|Issue #60 - May 2009|
|COVERING 3 DECADES OF GAMING|
Press Fire To Begin by Bryan Roppolo
In this issue of Retrogaming
Times Monthly there are some new faces that have come onboard to
do some one-off articles for us. I hope this trend continues as it's
nice to have fresh faces in every issue and helps bring different
stories/views to the magazine. I was quite amazed at how I would get an
e-mail about once a week where someone would either ask to write a
column or want to help out with the publication. I always knew the
classic gaming community was a relatively close-knit and social group,
but until I took over as editor I had no idea just how generous
everyone in the community really was. I do appreciate all those who
e-mailed and hope to keep hearing from you, since RTM is a classic
gaming magazine and without regular classic gamers helping to
contribute to its success it would be pretty boring to read!
In other news, this issue marks the beginning of the regular Retrogaming Times Monthly release
schedule. Now that we are all caught up after falling behind due to the
changing of editors earlier this year, every issue will be posted on
the first and be a month apart. No more
of this bi-monthly irregular release business which has been happening
lately. Therefore, I encourage everyone to mark their calendars for the
first of every month for the rest of the year since that will be the
publication date for this magazine from here on out. It's about time
too, since after I would get that good feeling of finishing an issue it
was time to start thinking about the next one.
Now I'll finally be able to take a break between new releases, as will
One thing to look out for in the next issue is what might possibly
first Retrogaming Times TV submission.
RTTV is our new YouTube video outlet that will have all original
video's posted to both it as well as right here in the magazine. These
done by both the staff and people that want to contribute from the
outside. It should be fun getting this new avenue going, since now we
will have both an outlet for video and in-print submissions. On that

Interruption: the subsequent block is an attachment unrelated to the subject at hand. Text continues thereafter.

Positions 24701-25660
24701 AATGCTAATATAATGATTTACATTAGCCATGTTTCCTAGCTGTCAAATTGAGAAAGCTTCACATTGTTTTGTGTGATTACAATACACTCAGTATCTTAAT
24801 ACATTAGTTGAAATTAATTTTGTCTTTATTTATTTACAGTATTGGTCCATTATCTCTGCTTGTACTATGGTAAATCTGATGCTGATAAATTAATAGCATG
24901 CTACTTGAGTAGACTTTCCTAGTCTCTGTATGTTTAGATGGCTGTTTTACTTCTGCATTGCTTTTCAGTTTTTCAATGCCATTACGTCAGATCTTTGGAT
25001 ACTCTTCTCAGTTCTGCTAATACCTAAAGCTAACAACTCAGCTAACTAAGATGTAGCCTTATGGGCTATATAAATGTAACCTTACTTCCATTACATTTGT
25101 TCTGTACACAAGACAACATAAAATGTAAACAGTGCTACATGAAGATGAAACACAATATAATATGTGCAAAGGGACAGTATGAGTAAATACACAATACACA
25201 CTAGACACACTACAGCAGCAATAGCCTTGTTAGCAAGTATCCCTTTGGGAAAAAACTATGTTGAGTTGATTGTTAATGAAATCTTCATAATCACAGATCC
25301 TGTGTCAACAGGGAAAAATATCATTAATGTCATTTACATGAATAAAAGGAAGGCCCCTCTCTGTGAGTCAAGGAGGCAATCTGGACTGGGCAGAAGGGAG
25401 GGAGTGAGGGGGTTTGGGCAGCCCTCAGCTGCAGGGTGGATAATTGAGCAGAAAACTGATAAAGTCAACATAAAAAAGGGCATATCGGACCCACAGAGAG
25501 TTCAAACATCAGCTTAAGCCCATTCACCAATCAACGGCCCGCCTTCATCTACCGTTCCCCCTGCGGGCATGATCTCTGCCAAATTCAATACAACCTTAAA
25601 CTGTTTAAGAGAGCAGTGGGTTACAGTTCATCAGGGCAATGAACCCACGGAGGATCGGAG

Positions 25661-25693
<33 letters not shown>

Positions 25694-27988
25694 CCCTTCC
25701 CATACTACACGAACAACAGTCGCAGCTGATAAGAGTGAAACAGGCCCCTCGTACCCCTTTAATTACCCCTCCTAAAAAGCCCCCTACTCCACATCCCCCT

note I'll sign off and let everyone read what's inside this latest
issue, as I believe it's just a sample of all the good things to come
in the future.
Gaming Studies With The Tomy Tutor: Car-Azy Racer by David Lundin, Jr.
Phoenix Is My Game! What Is Your Game? by Paul “Zimmzamm” Zimmerman
Throughout my life, classic video games have helped me get through some of the most difficult times. When I moved to a new school in the 6th grade, it was only because of Revenge of Shinobi and Phantasy Star II that I had any common ground with my new classmates. As a result, I ended up with a group of friends that I still have to this day.
When I was in my second or third Freshman year of college my girlfriend dumped me. Rather than spend the weekend moping around, I went to a nearby classic video game store and bought an Atari 2600 and ten games. As a result I ended up with the first few pieces of what would one day become the massive classic game collection I now have.
It was only four short months ago when classic video games once again came through to help me during another difficult time in my life. Like so many other people around the country I was let go from my job, and it didn't take long to figure out just how bleak the job market was out there. After roughly six weeks of sending out resume after resume and getting the same response I would have gotten if I had printed off a copy and set it on fire, I decided it was time for me to try something different. That's when my video game project was born.